A new Corporate Income Tax Law ("CIT Law") was passed by China's legislature, the National People's Congress. The new law was launched on March 16, 2007 and it takes out many of the tax incentives that had specifically been provided to foreign invested manufacturing companies.
However, it decreased the current corporate income tax rate from 33% to 25%. The new law which is set to take effect on January 1, 2008, makes a precautionary attitude towards foreign investment while the law takes a much friendly approach towards domestic-invested companies and foreign invested companies.
It combines the two different tax regimes for domestic-invested companies ("DEs") and foreign invested companies ("FIEs") that have been on prominence for over a decade into a unified system and basically alters prevailing tax incentive guidelines. These changes include the end of general tax holidays for foreign invested manufacturing and export-oriented undertakings. These incentives specifically allowed a 2-year income tax exemption starting with the primary year of profitability followed by a 50% deduction of income taxes for an extra 3-year period.
The new CIT Law is the authority on prevailing FIE tax holidays. In the case of FIEs tax, holidays have not commenced yet as they have not enjoyed their first year of profitability. Their tax holidays shall be considered to begin from 2008 and continue for 5 years.
This could end up in a partial or total loss of the incentive relying on when profitability is actually realized. It seems that the new CIT Law has closed the tax refund possible for foreign investors that reinvested the dividends they got from their FIEs in China. This was not granted to domestic investors under the old tax law. The new CIT Law puts forward four tax reform proposals that China hopes to realize and they are a less puzzling tax system, a wider tax base, a decreased tax rate and a focused tax administration.
The new law consists of two exceptions to the updated flat rate for domestic and foreign invested companies. One for qualified small scale and light profit companies which will be put to a rate of 20% and another for supported high-tech companies which are to be levied a rate of 15%.
The new incentive policies aspire to improve technology innovation and transfer, core infrastructure construction, agriculture development, environmental preservation and natural resources management. The new CIT Law states the new incentive policies which provide little information as to the exact implication of the terms used or how they will be put into practice.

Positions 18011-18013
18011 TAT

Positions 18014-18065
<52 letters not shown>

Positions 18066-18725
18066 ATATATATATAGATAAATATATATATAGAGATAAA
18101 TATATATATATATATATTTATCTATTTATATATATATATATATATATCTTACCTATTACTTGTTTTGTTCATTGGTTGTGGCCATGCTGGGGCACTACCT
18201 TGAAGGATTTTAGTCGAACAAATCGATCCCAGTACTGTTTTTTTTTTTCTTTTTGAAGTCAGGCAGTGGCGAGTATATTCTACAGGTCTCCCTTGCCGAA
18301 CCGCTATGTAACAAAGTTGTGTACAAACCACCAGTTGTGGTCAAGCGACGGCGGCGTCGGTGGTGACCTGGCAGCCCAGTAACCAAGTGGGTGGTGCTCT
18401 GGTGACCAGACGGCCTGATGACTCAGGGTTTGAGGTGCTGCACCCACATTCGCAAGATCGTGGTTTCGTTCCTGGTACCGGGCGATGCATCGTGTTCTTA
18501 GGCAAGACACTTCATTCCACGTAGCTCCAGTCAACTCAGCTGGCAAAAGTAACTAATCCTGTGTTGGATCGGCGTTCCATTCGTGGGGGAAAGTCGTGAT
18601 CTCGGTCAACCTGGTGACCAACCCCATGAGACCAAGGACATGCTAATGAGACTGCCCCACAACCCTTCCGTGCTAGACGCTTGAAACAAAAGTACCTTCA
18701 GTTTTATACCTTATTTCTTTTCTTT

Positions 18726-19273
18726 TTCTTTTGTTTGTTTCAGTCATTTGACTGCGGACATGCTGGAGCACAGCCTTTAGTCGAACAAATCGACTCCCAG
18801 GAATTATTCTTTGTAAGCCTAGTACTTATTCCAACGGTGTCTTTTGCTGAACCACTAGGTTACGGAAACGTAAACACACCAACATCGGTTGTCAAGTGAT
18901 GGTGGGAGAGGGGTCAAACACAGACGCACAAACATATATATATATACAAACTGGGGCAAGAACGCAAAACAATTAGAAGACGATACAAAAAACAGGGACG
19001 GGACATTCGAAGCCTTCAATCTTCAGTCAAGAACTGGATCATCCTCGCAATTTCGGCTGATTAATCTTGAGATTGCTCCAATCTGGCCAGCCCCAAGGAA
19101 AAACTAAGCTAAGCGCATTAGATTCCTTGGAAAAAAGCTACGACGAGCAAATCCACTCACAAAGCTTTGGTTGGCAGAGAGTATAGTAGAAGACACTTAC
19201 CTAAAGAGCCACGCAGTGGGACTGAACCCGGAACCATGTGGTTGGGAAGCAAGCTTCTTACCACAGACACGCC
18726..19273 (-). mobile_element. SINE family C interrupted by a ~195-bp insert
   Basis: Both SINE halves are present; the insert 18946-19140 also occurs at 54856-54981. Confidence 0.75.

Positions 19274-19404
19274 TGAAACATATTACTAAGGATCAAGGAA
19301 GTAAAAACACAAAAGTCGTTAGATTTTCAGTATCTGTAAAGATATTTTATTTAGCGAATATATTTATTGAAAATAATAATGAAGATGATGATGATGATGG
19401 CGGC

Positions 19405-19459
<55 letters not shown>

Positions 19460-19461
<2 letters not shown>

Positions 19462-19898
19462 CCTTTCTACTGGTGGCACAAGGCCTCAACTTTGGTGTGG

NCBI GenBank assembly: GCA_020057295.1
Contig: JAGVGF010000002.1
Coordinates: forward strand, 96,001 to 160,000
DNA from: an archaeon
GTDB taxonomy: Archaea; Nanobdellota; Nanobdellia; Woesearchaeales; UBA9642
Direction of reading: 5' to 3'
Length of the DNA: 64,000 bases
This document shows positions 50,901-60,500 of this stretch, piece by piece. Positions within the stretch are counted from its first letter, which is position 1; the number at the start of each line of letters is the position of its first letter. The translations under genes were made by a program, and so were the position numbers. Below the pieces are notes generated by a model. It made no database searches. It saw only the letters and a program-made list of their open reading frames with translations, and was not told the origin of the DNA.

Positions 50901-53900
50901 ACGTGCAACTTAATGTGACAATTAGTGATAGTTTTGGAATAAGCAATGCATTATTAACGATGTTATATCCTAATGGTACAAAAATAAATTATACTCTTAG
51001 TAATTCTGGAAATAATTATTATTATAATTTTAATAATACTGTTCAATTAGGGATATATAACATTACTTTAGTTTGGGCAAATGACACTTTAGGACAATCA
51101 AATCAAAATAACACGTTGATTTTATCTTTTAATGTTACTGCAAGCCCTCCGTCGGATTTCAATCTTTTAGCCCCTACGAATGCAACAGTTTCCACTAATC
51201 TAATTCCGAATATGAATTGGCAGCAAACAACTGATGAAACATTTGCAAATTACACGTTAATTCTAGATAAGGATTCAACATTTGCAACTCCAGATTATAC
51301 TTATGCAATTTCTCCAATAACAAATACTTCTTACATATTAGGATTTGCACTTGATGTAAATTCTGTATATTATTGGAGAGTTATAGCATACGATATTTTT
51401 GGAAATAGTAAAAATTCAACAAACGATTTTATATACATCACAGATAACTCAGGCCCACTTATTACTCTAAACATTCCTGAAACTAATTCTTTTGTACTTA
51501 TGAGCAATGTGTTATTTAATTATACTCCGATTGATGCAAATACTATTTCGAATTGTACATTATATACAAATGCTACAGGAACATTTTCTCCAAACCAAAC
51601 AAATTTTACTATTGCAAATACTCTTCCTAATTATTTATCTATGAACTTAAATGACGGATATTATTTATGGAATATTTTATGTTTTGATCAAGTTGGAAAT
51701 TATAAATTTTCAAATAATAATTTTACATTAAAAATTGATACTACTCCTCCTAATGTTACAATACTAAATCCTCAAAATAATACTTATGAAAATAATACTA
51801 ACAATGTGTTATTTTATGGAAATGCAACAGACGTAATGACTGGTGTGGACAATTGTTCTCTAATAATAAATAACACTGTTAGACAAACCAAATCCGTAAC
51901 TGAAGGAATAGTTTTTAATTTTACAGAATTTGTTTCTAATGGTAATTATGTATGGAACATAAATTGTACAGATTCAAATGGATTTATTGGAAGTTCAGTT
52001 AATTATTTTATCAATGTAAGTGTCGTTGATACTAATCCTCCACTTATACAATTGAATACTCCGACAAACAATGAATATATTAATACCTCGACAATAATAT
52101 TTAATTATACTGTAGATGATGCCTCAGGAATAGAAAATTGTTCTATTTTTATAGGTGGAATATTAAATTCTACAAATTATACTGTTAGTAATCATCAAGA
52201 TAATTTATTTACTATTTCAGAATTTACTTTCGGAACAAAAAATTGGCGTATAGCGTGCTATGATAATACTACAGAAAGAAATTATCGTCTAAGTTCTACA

Besides the tax incentive changes, the new law instills the concepts of "Tax Resident Enterprise" (TRE) and "Special Tax Adjustment" (STA) and implements other anti-tax-evasion rules which are predicted to have a telling effect on foreign invested companies in China. The TRE stipulations widen the horizons of authority of China's State Administration of Taxation ("SAT") to permit it to tax the off-shore income of foreign enterprises. These enterprise's effective management functions for off-shore operations are located in China.
Numerous questions pop up relating to how the new CIT law will take effect. These questions are extremely relevant for foreign investors, whether they have set up a business in China or are contemplating in that direction. The State Council, China's top administrative body, which will proclaim the detailed implementation rules, is undecided on when the rules will be available.
Considering the impact of the changes in the new CIT Law foreign investors having live investments in China will need to investigate their consequences and update their tax profile to suit the new rules. For those who are planning to invest in the China market, a deep study of the new CIT Law relating to both incentives and taxation is required.